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Why should we care about rituals?  

A Universal Tool 

There is evidence that the practice of ritual goes back to the Paleolithic Age, some 40,000 years ago.  


Since then, throughout history and across all geographical locations, our human ancestors used ritual for all sorts of pro-social reasons, including fostering belonging, transmitting cultural values, coping with anxiety, preparing for the hunt or battle, mourning loss, communicating with deities, and marking seasonal and/or life transitions. 


Of course there are myriad cultural differences - fertility rites practiced in ancient Egypt  are completely different from the Green Corn Ceremony of the Lakota people in North America. But the structure of all rituals, from daily ablutions to years-long rites of passage are remarkably similar. 


This is pretty astonishing! It is not some viral Tiktok challenge we are taking about here. It is a universal human expression of creativity and connection. And it’s one that we desperately need to reclaim. 


Ritual vs Routine 


Ritual and routine both refer to repeated actions, but they differ in some important ways.  


Whereas the goal of a routine is to efficiently complete a series of tasks with minimize cognitive load, a ritual is imbued with a deeper meaning and is always performed with a specific intention. Rituals work because they speak directly to the unconscious via symbols and metaphors. They help us retell old stories and create new ones. They give us a safe, structured container of time and space to process difficult experiences. And they connect us to ourselves, each other, and to a greater sense of purpose.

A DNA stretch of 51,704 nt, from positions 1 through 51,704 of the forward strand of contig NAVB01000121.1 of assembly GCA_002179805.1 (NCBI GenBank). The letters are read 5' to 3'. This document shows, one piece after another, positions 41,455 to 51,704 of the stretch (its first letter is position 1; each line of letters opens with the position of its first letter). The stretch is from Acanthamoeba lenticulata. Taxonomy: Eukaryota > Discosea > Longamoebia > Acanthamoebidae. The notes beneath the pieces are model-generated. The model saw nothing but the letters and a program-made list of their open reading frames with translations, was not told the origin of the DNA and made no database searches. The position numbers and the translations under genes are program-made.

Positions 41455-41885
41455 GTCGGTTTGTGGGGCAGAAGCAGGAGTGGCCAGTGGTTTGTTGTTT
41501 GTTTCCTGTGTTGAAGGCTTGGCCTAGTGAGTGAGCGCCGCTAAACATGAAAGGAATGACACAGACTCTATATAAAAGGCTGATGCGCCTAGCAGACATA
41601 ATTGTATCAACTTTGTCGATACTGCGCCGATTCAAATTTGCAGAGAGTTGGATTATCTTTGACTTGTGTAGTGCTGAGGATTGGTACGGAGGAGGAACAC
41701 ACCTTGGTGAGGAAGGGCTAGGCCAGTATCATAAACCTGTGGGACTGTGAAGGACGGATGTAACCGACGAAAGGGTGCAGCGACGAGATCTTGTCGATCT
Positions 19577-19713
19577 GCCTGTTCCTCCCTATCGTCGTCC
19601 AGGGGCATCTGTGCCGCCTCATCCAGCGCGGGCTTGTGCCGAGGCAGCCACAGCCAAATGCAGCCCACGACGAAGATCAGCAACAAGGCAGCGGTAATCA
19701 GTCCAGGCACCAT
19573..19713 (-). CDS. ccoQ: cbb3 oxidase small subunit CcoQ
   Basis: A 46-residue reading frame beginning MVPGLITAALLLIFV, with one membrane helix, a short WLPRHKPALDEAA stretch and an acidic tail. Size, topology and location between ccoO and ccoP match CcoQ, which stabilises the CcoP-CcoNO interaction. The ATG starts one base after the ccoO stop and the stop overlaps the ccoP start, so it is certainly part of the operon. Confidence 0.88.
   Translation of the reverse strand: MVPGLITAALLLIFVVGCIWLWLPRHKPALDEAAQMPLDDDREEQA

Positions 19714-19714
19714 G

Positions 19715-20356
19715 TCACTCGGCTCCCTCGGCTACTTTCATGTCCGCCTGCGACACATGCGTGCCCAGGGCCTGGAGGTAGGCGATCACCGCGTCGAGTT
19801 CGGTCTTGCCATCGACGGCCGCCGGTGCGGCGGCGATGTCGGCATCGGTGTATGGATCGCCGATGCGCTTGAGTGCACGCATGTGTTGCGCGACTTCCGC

The Modern Role of Ritual 


If you belong to an organized religious tradition, there are many more rituals available to you.  In our secularized and hyper-individualized culture, however, our communal rituals are few and far between. We have holiday rituals that center around family (biological or chosen). We have sports rituals like the Super Bowl and kids’ rituals like trick-or-treating. Most of our rituals are centered around consuming and, more recently, Instagram-ready spectacle.  

But there is a real need to reanimate meaningful communal ritual, especially in these complex and uncertain times. 


My work is to help people create these rituals for modern contexts.  I do these within groups and with individuals. Some examples would include: 

  • Visioning for the future

  • Improving collaboration

  • Strengthening connection and belonging

  • Processing loss, grief, and other difficult experiences 

  • Celebrating and learning from "failure"  

  • Managing major transitions

I am also developing a methodology to prepare young people with the skills and dispositions for a healthy digital adolescence. (see my company Pandora’s Way for more on that!)  


Using my Resilience Through Ritual framework, we will work together to create a meaningful ritual that first your needs. For more on my ritual work, please check out my organization,  Center for Ritual Design


I love this work, and have seen it transform the lives and loves of those who do it. I hope you will reach out with any questions. 

The 8 Gates of Initiation are

 Ritual Design

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